In the event that these seemingly radical ideas become a reality, it is unlikely the vitriol and racist abuse will abate. I recall, during my footballing days at the predominantly white secondary school attended (as the only black student in my class), being a regular member of the main ‘A’ team. My speed and athleticism at the time earned me the position of left-winger. On one occasion when classmates scheduled an after school informal match, I declined the request to participate as it was not a formal game for the school. The following morning, a classmate who had participated in the game confronted me as the team had lost. Later that afternoon during lunchtime, he confronted me again, this time with a group of his friends, remonstrating as to why I did not attend the previous evening’s game. A fight ensued.
The above incident was clearly microsmic due to its local context, however, what became immediately clear to me at the time – and I have witnessed it among professional sports personalities of colour on numerous occasions – is that they are caught between a rock and a hard place, so to speak: If they participate and are perceived to have made a mistake, they are marginalised or subjected to macro or microagressions, and if they abstain, (Naomi Osaka’s abstention from the Wimbledon Championships comes to mind), the outcome is the same or similar.
The glossary at the beginning of this article provided two definitions for blackouts, one caused due to a physiological condition and the other, a systematic technical anomaly. Both are applicable in this instance when considering the failure at governmental and societal levels to adequately address the issue of racism that continues to minimise the overwhelmingly positive contributions of those frequently targeted by it. The lack of consciousness, not to mention conscientiousness, toward these minorities is reprehensible, especially from a society that lauds itself for its multiculturalism.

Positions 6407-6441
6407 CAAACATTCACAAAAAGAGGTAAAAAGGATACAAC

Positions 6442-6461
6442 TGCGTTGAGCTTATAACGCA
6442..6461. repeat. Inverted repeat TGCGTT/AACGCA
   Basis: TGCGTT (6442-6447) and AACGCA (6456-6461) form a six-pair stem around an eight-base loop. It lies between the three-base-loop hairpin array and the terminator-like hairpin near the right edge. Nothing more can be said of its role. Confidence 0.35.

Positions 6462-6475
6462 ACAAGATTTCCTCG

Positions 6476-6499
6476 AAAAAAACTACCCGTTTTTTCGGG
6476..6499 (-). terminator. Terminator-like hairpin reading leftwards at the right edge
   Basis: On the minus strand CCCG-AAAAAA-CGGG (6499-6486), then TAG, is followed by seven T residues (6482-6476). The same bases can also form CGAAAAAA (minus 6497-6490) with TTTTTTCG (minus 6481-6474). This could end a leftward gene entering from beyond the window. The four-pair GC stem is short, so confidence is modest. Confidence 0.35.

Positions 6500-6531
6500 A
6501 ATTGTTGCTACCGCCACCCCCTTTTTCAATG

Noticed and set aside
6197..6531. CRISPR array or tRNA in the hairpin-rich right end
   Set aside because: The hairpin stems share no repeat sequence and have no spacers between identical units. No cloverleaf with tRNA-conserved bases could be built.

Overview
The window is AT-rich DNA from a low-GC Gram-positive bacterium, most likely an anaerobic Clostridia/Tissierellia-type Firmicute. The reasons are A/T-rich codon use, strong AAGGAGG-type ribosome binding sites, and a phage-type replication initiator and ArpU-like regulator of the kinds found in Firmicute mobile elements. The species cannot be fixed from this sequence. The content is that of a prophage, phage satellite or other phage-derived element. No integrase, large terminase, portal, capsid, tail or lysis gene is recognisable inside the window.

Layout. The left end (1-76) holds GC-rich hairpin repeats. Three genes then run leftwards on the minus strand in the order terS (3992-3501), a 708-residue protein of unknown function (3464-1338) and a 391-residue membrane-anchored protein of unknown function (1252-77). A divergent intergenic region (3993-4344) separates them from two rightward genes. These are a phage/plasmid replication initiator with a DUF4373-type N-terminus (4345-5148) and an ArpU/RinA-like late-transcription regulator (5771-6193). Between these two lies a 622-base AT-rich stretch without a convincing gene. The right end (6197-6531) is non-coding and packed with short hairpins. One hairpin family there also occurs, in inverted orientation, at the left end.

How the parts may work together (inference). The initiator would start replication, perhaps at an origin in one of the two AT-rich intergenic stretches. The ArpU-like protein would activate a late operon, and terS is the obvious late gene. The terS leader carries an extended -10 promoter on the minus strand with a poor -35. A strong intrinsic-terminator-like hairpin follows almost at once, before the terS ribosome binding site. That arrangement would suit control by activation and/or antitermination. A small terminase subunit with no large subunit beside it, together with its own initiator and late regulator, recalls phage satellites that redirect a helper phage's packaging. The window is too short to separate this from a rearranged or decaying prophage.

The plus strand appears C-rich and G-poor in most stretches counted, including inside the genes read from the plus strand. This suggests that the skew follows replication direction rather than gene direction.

Remaining with the glossary, the two definitions for black bastard are interesting insofar as they provide distinct negative connotations. Having said this, the racial epithet is easily rejected and/or deflected while assuming ownership of the term ‘black’ due to its positive connotations of excellence. Marcus Rashford eloquently articulated this in his response to the abuse he was subjected to following the Euro 2020 final:
“I’m Marcus Rashford, 23-year-old black man from Withington and Wythenshawe, South Manchester. If I have nothing else I have that… I’ll be back stronger. We’ll be back stronger.” 
In concluding this piece, it is important to note that there also exist epithets that reflect the reality of those that advocate, tacitly support or issue racist abuse. Among them is a well-known phrase: ignorant bastard. Such a descriptor can be directed towards those failing to either acknowledge or recognise that:
“…not only did today’s humankind begin in Africa but that all humankind is born and descended from a black woman, i.e. an African woman.”